By Lisa Vives, Global Information Network
NEW YORK. 28 August 2023 (IDN) — As voters went to the polls in Libreville, the capital of the oil-rich nation of Gabon, polling stations were already opening late. Scheduled to begin in the morning of August 26, many sites had failed to open as of 2 p.m.
Incumbent President Ali Bongo, 64, who succeeded his father Omar in 2009, is seeking a third term against 18 challengers, six of whom backed a joint nominee in an effort to narrow the race. If successful, Ali Bongo could extend his family’s 55-year dynasty in power.
There is no fixed deadline for the announcement of results. Still, opposition candidate Albert Ondo Ossa, a 69-year-old economics professor, and his alliance on Saturday were already questioning the outcome’s legitimacy.
A last-minute change that scrapped the need for a run-off if the first round failed to produce a winner with more than 50 percent of the vote has angered the opposition.
Citing the threat of online disinformation, the Gabonese government cut the internet until further notice. It imposed a nighttime curfew from Sunday “in order to prevent any misbehavior and to preserve the security of the entire population”, according to a statement read on national TV on Saturday evening.
The Netblocks internet observatory confirmed that a nationwide internet shutdown was in effect across Gabon—a move “likely to severely limit the public’s ability to communicate during the election period”.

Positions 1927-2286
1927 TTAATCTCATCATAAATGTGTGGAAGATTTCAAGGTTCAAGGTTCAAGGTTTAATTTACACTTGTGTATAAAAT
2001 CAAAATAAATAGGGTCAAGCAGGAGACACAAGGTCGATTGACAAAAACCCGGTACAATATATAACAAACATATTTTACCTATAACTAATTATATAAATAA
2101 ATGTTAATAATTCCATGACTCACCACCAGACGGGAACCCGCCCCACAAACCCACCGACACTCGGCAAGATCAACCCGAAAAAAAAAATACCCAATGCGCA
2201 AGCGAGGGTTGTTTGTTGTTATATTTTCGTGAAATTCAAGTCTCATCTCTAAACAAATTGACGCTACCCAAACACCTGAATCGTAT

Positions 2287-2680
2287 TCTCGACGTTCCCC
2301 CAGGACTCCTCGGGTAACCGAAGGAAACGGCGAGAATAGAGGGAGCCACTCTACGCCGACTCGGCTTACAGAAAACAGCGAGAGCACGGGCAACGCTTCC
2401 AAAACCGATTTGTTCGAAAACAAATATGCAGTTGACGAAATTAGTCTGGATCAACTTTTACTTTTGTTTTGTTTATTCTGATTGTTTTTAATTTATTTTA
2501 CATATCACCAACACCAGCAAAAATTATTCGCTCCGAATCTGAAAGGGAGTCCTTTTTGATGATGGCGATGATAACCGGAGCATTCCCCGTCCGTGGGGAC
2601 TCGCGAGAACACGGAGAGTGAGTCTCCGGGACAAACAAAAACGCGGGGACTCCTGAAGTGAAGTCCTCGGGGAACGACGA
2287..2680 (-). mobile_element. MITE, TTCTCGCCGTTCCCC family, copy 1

Edvin Ballack Obame, a former student leader, said he reached the polling station at 6 a.m. but could not vote until 12 noon.
Ossa said that if elected, he would dissolve the National Assembly, redraw the electoral map and organize a new legislative election, to form a government committed to addressing economic inequality.
“Sixty years in power is too much. I’m not afraid of (President Bongo),” Ossa said after casting his ballot on Saturday afternoon.
Gabon’s 2.3 million people are, in per capita terms, among the richest in Africa, thanks to income from oil, manganese and timber.
But virtually all of the country’s finished goods and food are imported, and a third of the population lives below the poverty line, according to the World Bank.
According to the U.S. State Dept. report on Human Rights Practices for 2022, the Gabonese government took some steps to prosecute officials and punish those convicted of human rights abuses or engaged in corruption; however, impunity remained a problem.
Significant efforts were attempted to reduce cases of security forces harassing or extorting refugees and noncitizen Africans and to address violence against women, however, societal barriers continued to hinder women from reporting cases to authorities.
The Bongo family and associates have acquired enormous wealth after decades in power, which has led to judicial investigations in France. An investigation by the International Consortium of Investigative Journalists revealed that the Bongo family used substantial resources to sustain patronage networks and fund vote-buying during elections.
Nearly 40% of Gabon’s youth, aged 15-24, were out of work in 2020, according to the World Bank, a marked increase since Bongo took office. [IDN-InDepthNews]
Photo: Gabonese President Ali Bongo. © Ali Bongo Ondimba/Twitter
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